IPMBA News

Cycle medics: Cure for traffic-clogged roads?

by Shveta Pathak, Staff Reporter, Gulf News.com
Published: 21:47 February 26, 2014

Dubai: To save precious seconds lost to traffic jams on the roads, the Dubai Corporation for Ambulance Services (DCAS) is increasingly relying on medics on bicycles who can reach victims much faster.

The service is in operation along with DCAS’ vans, motorbikes and ambulances for patients in Jumeirah Beach Residence (JBR) and for special events like the Global Village.

The DCAS medics on cycles have attended to 232 cases since the service was launched in January 2013.

Quick response
Last summer the biker medics’ quick response saved the life of a Dubai resident, Wendy, who nearly drowned during an open beach outing near JBR. Although her friends managed to get her out of the water she needed medical assistance urgently. But on a busy evening in JBR, chances of an ambulance reaching her fast were next to none.

“It was 9pm and the area was congested and traffic was moving slowly. But on our bicycles, we manoeuvred our way through the cars, jumped on the sidewalks and reached her in about two minutes,” Tommy, a medic with DCAS, told XPRESS.

“We had to make sure the oxygen supply to the brain did not stop. We gave her oxygen the moment we arrived and made sure her condition did not deteriorate until the ambulance arrived.”
Joel, another biker medic, added: “We are able to get on to stairs, move between cars and in many cases we have even reached the patients in less than a minute.”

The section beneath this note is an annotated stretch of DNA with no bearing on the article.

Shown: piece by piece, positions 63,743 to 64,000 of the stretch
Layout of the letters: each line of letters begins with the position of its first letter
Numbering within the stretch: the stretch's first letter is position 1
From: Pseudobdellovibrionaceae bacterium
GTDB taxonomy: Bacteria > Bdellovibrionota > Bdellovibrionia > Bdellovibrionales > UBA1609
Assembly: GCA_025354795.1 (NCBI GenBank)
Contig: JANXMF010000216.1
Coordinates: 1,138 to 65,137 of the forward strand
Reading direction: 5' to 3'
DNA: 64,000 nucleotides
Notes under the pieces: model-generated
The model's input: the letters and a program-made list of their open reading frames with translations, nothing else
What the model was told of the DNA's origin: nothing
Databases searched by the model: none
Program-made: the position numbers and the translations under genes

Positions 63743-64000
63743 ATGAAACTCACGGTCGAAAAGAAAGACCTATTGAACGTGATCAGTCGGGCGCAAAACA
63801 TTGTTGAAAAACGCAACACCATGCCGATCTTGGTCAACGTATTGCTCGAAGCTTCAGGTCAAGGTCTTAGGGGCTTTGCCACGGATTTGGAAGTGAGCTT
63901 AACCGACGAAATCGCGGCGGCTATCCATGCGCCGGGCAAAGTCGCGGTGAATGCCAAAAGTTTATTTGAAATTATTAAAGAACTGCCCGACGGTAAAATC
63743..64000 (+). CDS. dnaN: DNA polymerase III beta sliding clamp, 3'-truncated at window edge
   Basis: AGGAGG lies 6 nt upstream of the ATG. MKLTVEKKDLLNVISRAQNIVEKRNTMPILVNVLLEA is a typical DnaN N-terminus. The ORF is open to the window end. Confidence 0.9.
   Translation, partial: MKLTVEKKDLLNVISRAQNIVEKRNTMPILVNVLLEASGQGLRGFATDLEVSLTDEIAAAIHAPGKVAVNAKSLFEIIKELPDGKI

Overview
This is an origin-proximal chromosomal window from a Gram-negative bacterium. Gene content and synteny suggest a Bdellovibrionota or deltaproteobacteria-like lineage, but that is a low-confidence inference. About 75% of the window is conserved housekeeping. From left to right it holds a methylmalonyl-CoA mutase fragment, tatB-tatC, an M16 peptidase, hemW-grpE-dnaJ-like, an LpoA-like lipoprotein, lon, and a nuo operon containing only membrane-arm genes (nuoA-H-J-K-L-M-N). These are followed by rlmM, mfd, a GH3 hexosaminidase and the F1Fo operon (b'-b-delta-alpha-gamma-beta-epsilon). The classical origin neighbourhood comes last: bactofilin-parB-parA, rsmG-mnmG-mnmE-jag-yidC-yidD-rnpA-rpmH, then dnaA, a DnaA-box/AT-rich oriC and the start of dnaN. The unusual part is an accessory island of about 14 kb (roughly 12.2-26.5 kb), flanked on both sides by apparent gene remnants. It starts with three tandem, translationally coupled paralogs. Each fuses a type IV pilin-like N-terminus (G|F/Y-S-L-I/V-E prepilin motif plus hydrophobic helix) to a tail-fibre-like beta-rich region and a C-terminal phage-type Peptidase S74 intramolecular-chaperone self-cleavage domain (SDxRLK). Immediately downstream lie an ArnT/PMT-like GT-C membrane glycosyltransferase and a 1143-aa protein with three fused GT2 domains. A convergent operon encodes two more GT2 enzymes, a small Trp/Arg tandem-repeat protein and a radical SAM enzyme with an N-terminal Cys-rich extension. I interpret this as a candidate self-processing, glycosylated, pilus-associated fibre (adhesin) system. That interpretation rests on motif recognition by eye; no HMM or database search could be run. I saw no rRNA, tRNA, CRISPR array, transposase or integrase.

Response time is a crucial factor when it comes to emergency medical assistance. Earlier, the DCAS introduced motorbikes to attain a faster response time in traffic intensive areas such as Raffa near Dubai Creek.

“We are looking to include more areas where we can have biker medics. Once they arrive, they are able to handle the situation till the ambulance arrives and many times, the emergency care they provide is sufficient and we do not need to send the ambulance,” Neil Kirby, Director Operations of DCAS, said.

The specially trained staff on cycles carry with them responder bags containing items like bandages, cotton, gloves as well as oxygen cylinder, mask and syringes.

The DCAS has six bicycles and a total of 68 ambulance stations. The target response time for an ambulance to reach the patient is eight minutes and Kirby said DCAS is able to attain this target in 60 per cent of the cases.

Ambulance at your service:
An average of 400-450 people call for ambulance services in Dubai every day
Thursday is the busiest day and 11pm the busiest hour for ambulance services
Of the total calls, around four per cent of cases are life-threatening while nearly 20 per cent fall under the ‘serious’ category.

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